In the late 1960s as the psychoactive drug abuse epidemic spread throughout this country, the advance of toxicologic technology prompted many troubled and well-intentioned persons to propose a new solution to this old plague: urine drug screening.
Society was looking hard for solutions. Probation department officials perceived the need to monitor parolees, leaders of methadone maintenance treatment programs for heroin addiction sought to convert previously hopeless addicts into functioning citizens, and the US military was being harmed seriously by widespread, demoralizing psychoactive drug use among its personnel. Urine drug screening was established as one approach to deal with these complicated problems. At that time, I was actively involved in medical aspects of drug abuse and toxicology in one of the focal points of this problem—southern California—that was being called "the largest open-air insane asylum in the world."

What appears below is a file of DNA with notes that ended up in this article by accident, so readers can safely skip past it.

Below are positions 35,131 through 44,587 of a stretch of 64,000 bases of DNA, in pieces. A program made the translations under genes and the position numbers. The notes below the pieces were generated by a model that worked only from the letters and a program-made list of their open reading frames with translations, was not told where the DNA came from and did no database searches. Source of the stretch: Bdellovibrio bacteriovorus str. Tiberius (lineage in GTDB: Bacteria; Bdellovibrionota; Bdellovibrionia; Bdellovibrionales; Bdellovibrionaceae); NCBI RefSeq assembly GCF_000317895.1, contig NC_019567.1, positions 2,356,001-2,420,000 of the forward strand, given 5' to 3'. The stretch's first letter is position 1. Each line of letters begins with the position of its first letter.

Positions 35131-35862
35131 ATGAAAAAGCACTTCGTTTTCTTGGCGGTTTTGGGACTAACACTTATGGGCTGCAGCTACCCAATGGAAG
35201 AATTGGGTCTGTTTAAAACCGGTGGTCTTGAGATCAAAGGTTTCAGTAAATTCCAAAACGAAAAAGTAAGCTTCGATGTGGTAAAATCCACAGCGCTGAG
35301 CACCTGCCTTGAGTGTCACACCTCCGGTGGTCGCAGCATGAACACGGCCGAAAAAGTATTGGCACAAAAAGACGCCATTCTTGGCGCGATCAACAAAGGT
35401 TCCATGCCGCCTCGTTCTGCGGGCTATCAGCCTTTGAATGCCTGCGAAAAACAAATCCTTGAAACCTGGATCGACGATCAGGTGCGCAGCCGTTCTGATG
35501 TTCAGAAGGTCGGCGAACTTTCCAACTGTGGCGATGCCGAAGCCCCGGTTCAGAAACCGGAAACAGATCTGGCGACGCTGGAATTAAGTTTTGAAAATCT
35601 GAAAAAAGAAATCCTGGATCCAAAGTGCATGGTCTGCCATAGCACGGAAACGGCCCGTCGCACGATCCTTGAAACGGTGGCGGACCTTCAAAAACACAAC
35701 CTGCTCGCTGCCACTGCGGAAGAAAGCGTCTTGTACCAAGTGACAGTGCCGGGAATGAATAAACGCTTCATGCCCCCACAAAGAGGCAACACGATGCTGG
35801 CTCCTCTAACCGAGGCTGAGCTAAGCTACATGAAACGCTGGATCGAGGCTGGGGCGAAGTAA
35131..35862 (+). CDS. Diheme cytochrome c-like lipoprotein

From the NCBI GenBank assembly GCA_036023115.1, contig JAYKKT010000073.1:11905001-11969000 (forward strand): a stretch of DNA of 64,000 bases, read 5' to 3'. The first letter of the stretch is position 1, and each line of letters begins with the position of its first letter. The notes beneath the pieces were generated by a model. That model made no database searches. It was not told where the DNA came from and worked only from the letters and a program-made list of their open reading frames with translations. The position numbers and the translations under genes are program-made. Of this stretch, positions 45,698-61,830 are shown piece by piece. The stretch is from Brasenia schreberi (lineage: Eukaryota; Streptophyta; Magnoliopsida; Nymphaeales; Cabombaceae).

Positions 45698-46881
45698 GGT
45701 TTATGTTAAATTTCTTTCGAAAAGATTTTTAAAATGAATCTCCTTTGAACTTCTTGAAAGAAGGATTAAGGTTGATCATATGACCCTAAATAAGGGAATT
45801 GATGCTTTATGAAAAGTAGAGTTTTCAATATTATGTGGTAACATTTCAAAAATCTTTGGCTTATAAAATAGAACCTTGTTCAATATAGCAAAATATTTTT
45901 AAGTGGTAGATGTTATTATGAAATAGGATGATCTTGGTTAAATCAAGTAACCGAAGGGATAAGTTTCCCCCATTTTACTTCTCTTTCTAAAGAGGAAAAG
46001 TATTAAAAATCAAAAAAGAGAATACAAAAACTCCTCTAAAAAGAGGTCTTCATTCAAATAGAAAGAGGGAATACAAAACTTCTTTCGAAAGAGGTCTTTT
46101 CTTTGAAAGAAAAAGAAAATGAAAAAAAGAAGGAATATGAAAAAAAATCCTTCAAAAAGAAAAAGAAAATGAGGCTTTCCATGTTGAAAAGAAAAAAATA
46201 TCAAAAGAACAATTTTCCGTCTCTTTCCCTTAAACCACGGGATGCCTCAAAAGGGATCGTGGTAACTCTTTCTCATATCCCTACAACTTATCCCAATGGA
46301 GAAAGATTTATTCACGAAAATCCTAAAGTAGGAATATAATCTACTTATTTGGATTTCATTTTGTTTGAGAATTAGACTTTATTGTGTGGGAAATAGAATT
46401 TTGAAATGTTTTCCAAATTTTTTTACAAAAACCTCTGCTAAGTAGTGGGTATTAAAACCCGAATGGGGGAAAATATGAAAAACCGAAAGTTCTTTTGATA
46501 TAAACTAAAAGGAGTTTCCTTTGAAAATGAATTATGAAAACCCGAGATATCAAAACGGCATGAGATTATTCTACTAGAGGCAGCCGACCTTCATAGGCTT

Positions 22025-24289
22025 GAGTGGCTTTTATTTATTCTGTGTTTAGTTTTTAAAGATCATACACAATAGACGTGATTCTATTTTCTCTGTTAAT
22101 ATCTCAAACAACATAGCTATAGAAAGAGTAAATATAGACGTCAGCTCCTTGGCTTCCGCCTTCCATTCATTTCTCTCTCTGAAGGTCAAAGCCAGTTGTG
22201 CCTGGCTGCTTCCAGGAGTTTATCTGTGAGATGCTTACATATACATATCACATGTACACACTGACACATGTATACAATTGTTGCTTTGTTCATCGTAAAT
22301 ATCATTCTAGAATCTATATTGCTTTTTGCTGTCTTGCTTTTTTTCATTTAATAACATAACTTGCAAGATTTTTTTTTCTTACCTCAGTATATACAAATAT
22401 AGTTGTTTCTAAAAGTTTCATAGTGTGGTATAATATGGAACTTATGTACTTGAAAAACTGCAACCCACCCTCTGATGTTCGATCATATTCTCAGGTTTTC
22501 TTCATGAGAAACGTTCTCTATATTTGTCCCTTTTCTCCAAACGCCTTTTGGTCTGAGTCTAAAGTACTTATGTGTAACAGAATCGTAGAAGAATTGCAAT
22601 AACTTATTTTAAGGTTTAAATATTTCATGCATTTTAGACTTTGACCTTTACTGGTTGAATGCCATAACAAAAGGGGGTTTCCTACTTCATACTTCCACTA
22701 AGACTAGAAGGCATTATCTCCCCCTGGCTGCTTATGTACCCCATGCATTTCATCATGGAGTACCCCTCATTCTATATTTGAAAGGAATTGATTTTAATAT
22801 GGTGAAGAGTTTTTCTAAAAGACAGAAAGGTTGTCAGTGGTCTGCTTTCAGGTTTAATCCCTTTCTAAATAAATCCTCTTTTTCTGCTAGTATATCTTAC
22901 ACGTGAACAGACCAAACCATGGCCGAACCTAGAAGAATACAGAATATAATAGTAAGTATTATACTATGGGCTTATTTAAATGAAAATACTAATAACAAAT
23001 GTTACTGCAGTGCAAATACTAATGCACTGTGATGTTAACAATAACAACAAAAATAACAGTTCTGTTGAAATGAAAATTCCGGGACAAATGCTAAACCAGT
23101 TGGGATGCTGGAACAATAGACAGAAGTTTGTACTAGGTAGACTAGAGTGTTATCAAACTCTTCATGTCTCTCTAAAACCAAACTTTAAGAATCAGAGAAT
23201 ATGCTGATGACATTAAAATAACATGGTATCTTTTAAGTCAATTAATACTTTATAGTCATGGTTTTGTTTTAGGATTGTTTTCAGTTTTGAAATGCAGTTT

Concerned about hypocrisy, injustice, and infringements of civil liberties and aware that there
Lundberg GD. Mandatory Unindicated Urine Drug Screening: Still Chemical McCarthyism. JAMA. 1986;256(21):3003–3005. doi:10.1001/jama.1986.03380210099035
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